We did it. We were married. Well… kind of. A lawyer friend had told us marriage licenses from Mexico are recognized in the U.S. with the same validity as trademarks of Spider-Man and Beetlejuice are recognized at Coco Bongos. Weeks later, we went to the courthouse in D.C. to make it official, but we still keep our Mexican wedding as our anniversary date.
Being in Mexico without Christina was weird. There was, however, a good reason for her absence; she was five months pregnant with our daughter, Grace. I was in Mexico for the destination wedding of one of my groomsmen. The party the night before the wedding was at, you guessed it, Coco Bongos. I can tell you in all honesty, I had never been to a bar that crazy before. It was set up like Mad Max in the Thunderdome with crowds of people seated stadium-style up the walls.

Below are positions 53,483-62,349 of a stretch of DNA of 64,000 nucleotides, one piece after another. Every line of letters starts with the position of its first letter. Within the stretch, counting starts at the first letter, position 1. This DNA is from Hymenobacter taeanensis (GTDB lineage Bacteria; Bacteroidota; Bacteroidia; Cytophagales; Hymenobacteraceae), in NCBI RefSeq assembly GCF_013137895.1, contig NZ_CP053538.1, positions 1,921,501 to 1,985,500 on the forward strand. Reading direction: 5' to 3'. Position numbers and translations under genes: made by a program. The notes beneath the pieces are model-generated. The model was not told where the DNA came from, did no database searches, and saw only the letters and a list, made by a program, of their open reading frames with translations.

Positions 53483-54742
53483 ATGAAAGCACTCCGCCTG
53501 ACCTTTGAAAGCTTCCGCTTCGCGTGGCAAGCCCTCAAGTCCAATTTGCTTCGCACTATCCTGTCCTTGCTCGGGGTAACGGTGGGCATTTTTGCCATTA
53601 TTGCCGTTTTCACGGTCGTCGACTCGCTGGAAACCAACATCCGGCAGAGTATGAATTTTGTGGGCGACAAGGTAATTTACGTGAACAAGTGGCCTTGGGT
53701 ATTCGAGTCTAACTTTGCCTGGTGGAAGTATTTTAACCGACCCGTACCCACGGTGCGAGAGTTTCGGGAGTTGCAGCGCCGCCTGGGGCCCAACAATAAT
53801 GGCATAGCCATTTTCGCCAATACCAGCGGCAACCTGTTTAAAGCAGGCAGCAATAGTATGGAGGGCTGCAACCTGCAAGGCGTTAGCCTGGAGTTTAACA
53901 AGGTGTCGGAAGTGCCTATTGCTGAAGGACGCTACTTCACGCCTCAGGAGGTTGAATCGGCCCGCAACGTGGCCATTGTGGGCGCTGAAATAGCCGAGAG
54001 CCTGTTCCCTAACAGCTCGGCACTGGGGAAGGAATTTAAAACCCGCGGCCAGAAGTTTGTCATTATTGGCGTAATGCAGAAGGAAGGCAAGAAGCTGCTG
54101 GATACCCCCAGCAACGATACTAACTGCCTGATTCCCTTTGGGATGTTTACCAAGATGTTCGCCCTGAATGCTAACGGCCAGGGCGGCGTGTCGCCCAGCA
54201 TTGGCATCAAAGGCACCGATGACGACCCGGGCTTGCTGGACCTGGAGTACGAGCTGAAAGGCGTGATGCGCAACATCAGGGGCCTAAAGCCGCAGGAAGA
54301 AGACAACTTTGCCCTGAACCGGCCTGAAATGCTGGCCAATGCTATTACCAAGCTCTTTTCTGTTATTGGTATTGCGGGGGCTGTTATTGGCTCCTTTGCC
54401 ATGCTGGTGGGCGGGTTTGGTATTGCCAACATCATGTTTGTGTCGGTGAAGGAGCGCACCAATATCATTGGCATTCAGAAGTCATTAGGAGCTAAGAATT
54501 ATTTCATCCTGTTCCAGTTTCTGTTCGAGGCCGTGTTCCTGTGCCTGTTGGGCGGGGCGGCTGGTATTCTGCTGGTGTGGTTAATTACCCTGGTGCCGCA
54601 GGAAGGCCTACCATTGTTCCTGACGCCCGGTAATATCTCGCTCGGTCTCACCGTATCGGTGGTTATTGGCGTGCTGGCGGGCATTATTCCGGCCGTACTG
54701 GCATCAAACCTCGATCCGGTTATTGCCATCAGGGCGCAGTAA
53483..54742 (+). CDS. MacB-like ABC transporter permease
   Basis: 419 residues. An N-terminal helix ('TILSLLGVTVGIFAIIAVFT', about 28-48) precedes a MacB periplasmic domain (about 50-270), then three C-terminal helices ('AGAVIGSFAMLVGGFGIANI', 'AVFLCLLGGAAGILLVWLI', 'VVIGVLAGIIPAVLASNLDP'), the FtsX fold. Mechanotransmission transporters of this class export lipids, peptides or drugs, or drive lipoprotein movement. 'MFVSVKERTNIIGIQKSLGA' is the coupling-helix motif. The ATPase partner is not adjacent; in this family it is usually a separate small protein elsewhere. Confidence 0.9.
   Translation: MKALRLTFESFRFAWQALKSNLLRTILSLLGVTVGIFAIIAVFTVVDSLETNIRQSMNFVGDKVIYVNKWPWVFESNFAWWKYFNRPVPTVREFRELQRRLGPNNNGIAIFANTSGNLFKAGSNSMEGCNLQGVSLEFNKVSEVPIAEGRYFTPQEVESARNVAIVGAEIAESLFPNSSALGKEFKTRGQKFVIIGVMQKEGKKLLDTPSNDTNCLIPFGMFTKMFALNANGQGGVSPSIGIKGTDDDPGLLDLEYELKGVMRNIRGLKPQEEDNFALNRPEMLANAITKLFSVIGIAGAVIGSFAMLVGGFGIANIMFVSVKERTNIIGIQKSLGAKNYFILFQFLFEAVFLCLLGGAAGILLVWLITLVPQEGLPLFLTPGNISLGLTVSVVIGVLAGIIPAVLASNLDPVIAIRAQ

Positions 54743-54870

There was a giant stage where performers acted out scenes from popular movies, while the actual film scenes were playing on the wall behind them. Spider-Man was there. Batman and Bane were there. The rousing speech from the movie Gladiator played while performers fought with swords. Maybe the most bizarre part was scenes from The Passion of the Christ movie while Jesus-like figures dangled from the ceiling on red fabric. The whole production was one part Broadway and one part bootleg Hollywood.
True to the ad, someone dressed as Beetlejuice ran through the crowd and forced people to take tequila shots. This is crazy when you remember that the Beetlejuice movie came out twenty-five years earlier. Of all the characters from American pop culture, why would Beetlejuice be the most enduring? Mexico still has its secrets. One day, Mexico. One day.